If the leading economic powers cannot demonstrate the urgency of the threat of nuclear terrorism and proliferation, then we have little hope of preventing those who seek to use nuclear capabilities against us from succeeding. We have to remember that there are no good responses once a nuclear weapon or enough material to produce one goes missing.
Cooperative threat reduction in Russia today needs to be addressed on three platforms: what has been accomplished so far and why it is not enough; prospects for the G-8; and what needs to be done to speed up progress.
If the U.S-Russian relationship stabilizes and an agreement is reached on missile defenses, Russia’s nuclear arsenal could dip as low as 1,000 weapons by 2010, allowing the U.S. to pursue deep cuts. It is unlikely, however, that Washington’s current position on missile defenses, the ABM Treaty, or negotiated arms control will create the environment needed for these reductions to materialize.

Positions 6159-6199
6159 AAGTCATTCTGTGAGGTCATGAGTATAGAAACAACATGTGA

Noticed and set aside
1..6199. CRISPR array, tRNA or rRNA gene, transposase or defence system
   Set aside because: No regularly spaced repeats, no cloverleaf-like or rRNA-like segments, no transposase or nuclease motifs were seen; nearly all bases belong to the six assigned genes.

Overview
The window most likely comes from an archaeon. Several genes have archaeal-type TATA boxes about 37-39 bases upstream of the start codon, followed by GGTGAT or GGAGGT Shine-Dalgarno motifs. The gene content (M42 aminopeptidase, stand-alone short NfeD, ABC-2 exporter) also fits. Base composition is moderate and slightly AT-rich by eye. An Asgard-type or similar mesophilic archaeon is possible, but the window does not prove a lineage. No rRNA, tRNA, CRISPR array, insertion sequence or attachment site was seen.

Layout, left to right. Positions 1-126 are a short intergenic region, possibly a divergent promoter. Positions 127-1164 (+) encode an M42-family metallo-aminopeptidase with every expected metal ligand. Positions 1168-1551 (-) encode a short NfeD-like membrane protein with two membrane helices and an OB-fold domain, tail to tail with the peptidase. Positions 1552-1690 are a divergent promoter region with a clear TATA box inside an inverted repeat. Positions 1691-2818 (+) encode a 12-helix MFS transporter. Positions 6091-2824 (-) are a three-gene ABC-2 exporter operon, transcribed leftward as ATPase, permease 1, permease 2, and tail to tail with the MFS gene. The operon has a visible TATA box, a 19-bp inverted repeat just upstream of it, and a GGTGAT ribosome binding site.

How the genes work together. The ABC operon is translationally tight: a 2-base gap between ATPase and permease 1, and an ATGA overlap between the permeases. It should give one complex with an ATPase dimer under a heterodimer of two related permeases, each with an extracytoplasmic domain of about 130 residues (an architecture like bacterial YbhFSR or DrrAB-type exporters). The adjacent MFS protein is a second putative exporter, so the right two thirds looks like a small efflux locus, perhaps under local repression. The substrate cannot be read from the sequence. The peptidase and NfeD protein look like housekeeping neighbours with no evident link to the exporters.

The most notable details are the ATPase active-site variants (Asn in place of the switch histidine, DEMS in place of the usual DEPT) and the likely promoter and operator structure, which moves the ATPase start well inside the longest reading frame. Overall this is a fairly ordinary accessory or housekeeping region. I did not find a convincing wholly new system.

After the 9/11 attacks and the rash of anthrax mailings, renewed attention is being paid to the risks posed by weapons of mass destruction (WMD) falling into the hands of additional states and nonstate actors. The vast majority of scenarios involving WMD proliferation invariably stems from the current insecurity characterizing the state of the Russian WMD complex, particularly its nuclear complex.